BC is currently experiencing highest rates of infectious syphilis in the last 30 years, health officials said on Monday.
“After seeing syphilis infections decrease for several years, rates of syphilis began to climb again earlier this decade,” said Provincial Health Officer Dr. Bonnie Henry. “We are currently working with our partners to see what more we can do to reduce the number of infections but we also need the public to be aware of the risk and to be proactive about testing and treatment.”
There were 919 new cases of infectious syphilis in BC in 2018 – a rate of 18.4 per 100,000, according to health officials. This represents a 33% increase from 2017.
Syphilis is a bacterial infection that can be acquired through oral, vaginal, and anal sexual contact with a person who has infectious syphilis or skin-to-skin contact with a syphilis lesion (chancre) or rash.
Officials said that while syphilis continues to disproportionately affect gay, bisexual, and other men in BC, infections are also increasing among women. In fact, they said, There has been a nearly 40% increase of infections among women 15 to 49 years old from 2017 to 2018.
People can get syphilis multiple times in their life, and an infected person may not experience any symptoms, and so may be unaware they have it, officials said. However, symptoms of the infections can include a hard, painless sore usually on the genitals or other sites of contact such as the mouth or anus. Other symptoms can include a flat, red skin rash on the back, chest, hands or feet, fever, swelling of the glands, genital rash, hair loss, and fatigue.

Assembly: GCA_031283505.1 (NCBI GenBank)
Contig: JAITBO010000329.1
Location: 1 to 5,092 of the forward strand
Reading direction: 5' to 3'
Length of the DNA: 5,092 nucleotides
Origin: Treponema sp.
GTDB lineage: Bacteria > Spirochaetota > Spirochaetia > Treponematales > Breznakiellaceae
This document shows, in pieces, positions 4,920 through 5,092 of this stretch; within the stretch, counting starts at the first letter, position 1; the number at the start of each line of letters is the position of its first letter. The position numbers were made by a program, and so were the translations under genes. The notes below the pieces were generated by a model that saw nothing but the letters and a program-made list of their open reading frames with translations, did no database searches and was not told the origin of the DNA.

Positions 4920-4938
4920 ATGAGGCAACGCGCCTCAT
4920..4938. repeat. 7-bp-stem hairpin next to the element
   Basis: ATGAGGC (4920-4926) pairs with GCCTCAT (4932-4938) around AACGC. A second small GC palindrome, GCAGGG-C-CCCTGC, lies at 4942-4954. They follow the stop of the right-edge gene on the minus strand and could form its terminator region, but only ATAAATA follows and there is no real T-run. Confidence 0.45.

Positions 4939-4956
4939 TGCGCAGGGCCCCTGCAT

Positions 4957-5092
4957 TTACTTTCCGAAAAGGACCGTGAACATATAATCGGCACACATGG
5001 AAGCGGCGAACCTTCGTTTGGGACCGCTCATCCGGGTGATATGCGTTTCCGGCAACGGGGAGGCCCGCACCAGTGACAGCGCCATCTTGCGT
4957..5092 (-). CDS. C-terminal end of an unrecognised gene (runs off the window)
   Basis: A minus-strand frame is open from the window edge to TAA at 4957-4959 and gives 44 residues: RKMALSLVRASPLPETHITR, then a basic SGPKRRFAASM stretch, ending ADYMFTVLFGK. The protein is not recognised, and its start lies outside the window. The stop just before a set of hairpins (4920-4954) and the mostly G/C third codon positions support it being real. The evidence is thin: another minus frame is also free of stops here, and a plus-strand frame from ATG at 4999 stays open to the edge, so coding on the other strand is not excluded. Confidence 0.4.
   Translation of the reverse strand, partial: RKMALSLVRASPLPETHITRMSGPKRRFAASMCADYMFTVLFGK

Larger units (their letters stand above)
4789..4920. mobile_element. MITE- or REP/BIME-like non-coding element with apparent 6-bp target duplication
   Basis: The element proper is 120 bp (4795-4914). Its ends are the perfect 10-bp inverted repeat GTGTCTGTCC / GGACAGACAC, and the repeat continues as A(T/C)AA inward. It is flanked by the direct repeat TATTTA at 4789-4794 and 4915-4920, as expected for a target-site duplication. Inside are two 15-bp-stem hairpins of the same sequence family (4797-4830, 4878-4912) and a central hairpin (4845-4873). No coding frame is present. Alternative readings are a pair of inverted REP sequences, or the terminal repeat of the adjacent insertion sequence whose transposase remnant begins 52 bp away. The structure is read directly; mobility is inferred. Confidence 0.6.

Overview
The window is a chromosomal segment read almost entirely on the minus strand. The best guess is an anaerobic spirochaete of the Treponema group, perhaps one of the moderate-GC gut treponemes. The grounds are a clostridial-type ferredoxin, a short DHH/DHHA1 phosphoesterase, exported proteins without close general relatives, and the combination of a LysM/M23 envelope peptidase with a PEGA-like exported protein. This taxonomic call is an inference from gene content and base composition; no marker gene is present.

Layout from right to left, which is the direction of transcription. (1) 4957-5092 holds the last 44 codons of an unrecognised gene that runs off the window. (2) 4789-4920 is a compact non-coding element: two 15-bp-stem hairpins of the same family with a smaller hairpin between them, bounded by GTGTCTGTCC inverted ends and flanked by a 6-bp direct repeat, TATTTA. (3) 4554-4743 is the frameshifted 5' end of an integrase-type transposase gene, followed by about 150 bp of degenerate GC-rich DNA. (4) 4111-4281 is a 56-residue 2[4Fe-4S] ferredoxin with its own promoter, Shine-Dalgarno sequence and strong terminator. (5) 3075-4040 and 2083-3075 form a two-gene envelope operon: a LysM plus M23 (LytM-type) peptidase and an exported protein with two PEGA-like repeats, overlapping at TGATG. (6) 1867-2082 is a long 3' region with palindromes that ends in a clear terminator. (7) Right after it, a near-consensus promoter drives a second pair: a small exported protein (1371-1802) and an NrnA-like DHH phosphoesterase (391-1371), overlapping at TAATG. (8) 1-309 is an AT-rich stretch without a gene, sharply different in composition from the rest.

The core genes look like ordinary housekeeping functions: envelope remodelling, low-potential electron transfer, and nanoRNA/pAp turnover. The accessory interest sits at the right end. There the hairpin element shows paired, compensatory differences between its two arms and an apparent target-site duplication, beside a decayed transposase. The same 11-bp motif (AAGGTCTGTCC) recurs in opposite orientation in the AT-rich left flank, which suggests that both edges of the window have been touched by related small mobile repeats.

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Syphilis can be cured with antibiotics, but if left untreated, can lead to serious complications including damage to the brain, heart, and other organs, and can be associated with a greater risk of acquiring or transmitting HIV.
It can also be transmitted from a pregnant woman to their unborn child in pregnancy or during childbirth.
In response to the increase in cases among women, BC has implemented a temporary change to syphilis screening guidelines during pregnancy. In addition to the routine screening that already takes place during the first trimester of pregnancy – and ongoing screening during pregnancy for individuals at higher risk – it is now recommended that all pregnant individuals get tested again around the time of delivery.
“This is an interim measure in response to an outbreak and aligns with actions taken by other provinces to prevent a serious infection that can harm both mother and baby,” said Dr. Mark Gilbert, medical director for Clinical Prevention Services at the BC Centre for Disease Control.
Officials said treating those infected with syphilis during pregnancy helps prevent congenital syphilis, where the infection is passed from the mother to the baby during pregnancy or delivery. If left untreated, it can lead to premature birth, low birth weight, long-term neurological issues, bone deformities, deafness, or even stillbirth.
Officials noted that “after many years of no cases” of congenital syphilis in the province, BC identified two cases in 2019.
BC is not alone in this, however.
Officials said that “many” Canadian provinces are experiencing significant increases in syphilis and some are also responding to increases in congenital syphilis.
As such, people are encouraged to get tested regularly for STIs, especially if they have signs or symptoms, a new sexual partner, multiple partners, or if they have a sexual partner who has tested positive for syphilis.